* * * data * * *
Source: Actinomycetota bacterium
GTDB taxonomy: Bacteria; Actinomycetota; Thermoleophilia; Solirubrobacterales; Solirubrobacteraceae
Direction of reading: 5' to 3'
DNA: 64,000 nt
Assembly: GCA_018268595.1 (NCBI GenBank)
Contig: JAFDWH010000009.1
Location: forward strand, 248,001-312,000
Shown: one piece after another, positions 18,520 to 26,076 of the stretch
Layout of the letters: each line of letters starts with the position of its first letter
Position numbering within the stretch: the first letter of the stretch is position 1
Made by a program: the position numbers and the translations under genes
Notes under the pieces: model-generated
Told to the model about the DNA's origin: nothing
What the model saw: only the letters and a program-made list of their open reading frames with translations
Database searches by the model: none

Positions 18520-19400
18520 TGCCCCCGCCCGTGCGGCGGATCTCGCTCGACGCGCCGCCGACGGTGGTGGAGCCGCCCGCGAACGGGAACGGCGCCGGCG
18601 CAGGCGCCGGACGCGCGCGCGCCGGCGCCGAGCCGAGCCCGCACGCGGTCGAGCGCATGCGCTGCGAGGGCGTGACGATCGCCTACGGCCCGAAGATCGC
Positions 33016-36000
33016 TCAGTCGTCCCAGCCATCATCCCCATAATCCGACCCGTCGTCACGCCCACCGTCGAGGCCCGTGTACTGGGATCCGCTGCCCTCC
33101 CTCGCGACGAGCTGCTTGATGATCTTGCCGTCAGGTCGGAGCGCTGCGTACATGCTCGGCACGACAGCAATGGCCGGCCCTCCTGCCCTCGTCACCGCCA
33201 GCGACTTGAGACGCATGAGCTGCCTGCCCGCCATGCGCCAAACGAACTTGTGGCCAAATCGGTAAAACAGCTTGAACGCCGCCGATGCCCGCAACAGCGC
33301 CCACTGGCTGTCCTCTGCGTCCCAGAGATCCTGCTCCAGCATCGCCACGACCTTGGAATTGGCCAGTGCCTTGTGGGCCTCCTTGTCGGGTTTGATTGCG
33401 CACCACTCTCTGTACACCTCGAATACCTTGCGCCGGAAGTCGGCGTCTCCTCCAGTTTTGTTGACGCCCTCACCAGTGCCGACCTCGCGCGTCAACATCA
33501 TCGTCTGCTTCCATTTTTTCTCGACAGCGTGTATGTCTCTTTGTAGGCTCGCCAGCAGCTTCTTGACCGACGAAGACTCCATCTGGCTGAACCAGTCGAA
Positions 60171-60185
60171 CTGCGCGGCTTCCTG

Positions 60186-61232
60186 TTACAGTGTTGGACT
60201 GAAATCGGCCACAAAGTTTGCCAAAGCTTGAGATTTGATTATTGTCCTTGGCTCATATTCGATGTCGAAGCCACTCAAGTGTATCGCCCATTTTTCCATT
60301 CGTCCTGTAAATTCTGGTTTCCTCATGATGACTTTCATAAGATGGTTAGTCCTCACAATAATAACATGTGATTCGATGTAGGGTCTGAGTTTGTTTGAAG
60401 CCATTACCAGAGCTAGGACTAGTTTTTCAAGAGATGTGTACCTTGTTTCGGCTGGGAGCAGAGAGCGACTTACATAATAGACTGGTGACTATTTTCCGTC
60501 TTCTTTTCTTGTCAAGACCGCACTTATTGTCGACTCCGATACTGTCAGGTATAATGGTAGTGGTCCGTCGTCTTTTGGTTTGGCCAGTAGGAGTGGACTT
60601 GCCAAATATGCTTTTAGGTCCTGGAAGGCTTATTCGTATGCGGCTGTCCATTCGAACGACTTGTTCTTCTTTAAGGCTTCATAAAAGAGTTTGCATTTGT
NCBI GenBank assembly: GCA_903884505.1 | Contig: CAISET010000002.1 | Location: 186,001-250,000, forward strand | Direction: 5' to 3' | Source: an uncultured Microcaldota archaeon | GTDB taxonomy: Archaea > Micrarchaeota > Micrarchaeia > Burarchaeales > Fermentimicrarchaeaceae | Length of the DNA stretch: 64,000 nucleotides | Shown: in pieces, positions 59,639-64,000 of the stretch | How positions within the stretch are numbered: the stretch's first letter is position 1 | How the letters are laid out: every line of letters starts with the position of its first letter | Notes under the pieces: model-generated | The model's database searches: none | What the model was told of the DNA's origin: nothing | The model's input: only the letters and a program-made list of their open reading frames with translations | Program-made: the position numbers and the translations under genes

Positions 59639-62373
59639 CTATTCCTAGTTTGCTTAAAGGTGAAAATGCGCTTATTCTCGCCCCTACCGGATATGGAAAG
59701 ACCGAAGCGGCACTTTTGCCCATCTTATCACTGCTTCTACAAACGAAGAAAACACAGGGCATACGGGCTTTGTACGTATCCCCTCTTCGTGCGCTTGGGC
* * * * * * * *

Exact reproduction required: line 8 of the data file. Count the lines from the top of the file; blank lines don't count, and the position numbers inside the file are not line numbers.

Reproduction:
Shown: one piece after another, positions 18,520 to 26,076 of the stretch